scale build up on inground pool

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scale build up on inground pool

Postby craftylym » Fri 02 May, 2008 06:45

We have an in ground pool that is crystal clear, but over the winter the walls steps and swim outs are now coated with a salt like covering which I was told are calcium deposits. We have city water.
We tried brushing them with a wire pool brush, used 4 quarts of a chemical that is supposed to dissolve this "stuff", but it didn't do anything.
We do not want to drain the pool, and were told that we should put 16 gallons of muratic acid into the pool, run the filter for two weeks, brushing the pool walls and floor twice a day. The pool holds 11,500 gallons of water.
Does this sound like a good idea? I am just afraid of damaging a this large investment that is only 1 year old.
Any input would be appreciated, as we would like to start swimming soon.

chem geek
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Postby chem geek » Fri 02 May, 2008 13:32

Starting with "normal" pool chemistry parameters of a pH of 7.5, TA of 100, CYA of 30, then one gallon of Muriatic Acid (31.45% strength hydrochloric acid) in 11,500 gallons of pool water would lower the pH to 6.4 while two gallons would lower it to 5.4, three gallons to 3.2 with all alkalinity wiped out. 16 gallons would have the pH at around 2 which is very low. Such low pH can damage equipment such as pump seals and can corrode metal such as copper in heat exchangers.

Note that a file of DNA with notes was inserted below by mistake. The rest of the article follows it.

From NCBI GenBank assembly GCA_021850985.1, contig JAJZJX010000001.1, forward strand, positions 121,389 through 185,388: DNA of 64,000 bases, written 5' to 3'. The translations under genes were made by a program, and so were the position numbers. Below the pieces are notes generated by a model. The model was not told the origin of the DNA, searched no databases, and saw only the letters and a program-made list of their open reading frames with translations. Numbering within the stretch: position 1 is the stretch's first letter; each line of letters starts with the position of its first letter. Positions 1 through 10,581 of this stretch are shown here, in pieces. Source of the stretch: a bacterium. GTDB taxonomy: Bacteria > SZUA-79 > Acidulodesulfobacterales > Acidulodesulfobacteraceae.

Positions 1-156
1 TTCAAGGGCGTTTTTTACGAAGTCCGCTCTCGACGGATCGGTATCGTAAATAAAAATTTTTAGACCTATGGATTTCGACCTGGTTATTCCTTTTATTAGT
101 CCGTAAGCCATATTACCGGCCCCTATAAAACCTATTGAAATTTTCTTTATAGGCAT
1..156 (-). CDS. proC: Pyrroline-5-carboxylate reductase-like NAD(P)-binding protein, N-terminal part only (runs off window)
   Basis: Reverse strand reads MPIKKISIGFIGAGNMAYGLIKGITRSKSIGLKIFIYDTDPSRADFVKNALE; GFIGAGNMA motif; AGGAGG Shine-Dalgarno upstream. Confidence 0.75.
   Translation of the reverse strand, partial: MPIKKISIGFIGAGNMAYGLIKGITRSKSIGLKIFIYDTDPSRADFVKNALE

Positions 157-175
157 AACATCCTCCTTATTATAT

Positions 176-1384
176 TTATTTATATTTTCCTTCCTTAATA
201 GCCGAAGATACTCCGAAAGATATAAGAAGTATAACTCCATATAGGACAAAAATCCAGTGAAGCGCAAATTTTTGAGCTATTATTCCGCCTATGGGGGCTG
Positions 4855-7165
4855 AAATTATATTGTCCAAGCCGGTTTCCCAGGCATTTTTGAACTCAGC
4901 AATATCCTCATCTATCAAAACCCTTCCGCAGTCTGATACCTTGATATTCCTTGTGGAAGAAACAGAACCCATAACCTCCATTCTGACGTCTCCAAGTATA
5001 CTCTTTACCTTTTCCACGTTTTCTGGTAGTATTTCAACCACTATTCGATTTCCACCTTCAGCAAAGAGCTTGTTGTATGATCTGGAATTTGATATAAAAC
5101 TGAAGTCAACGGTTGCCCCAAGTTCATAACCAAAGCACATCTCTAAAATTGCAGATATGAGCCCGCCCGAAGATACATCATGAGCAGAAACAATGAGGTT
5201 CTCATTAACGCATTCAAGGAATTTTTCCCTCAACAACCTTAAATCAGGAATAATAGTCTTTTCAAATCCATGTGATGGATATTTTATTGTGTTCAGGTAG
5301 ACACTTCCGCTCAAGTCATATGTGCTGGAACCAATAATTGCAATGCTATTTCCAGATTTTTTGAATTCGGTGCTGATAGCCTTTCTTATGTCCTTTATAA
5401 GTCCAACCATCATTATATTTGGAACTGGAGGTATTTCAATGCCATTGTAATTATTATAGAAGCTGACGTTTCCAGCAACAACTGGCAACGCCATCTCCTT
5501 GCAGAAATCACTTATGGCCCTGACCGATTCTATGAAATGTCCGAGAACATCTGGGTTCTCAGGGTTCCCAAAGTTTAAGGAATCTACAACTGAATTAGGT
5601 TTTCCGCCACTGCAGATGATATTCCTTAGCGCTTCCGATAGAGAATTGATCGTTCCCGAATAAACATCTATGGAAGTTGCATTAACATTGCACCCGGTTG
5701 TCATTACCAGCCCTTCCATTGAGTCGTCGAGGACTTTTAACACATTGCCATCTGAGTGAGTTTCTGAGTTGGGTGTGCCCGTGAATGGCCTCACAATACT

Lowering the pH to dissolve scale is not uncommon, but it sounds like the recommendation you were given was too extreme. Perhaps they meant to say 1.6 gallons of acid instead of 16 gallons.

You should test your water with your own good test kit such as the Taylor K-2006 you can get at a good online price here or the TF100 kit from tftestkits(dot)com here with the latter having 36% more volume of reagents so comparably priced "per test". You can also use The Pool Calculator to calculate the saturation index which was probably high to cause scaling. In the future, you can do things to prevent scaling such as reducing the TA level, keeping the pH lower, and reducing CH through dilution or using a water softener or sequestering agent.


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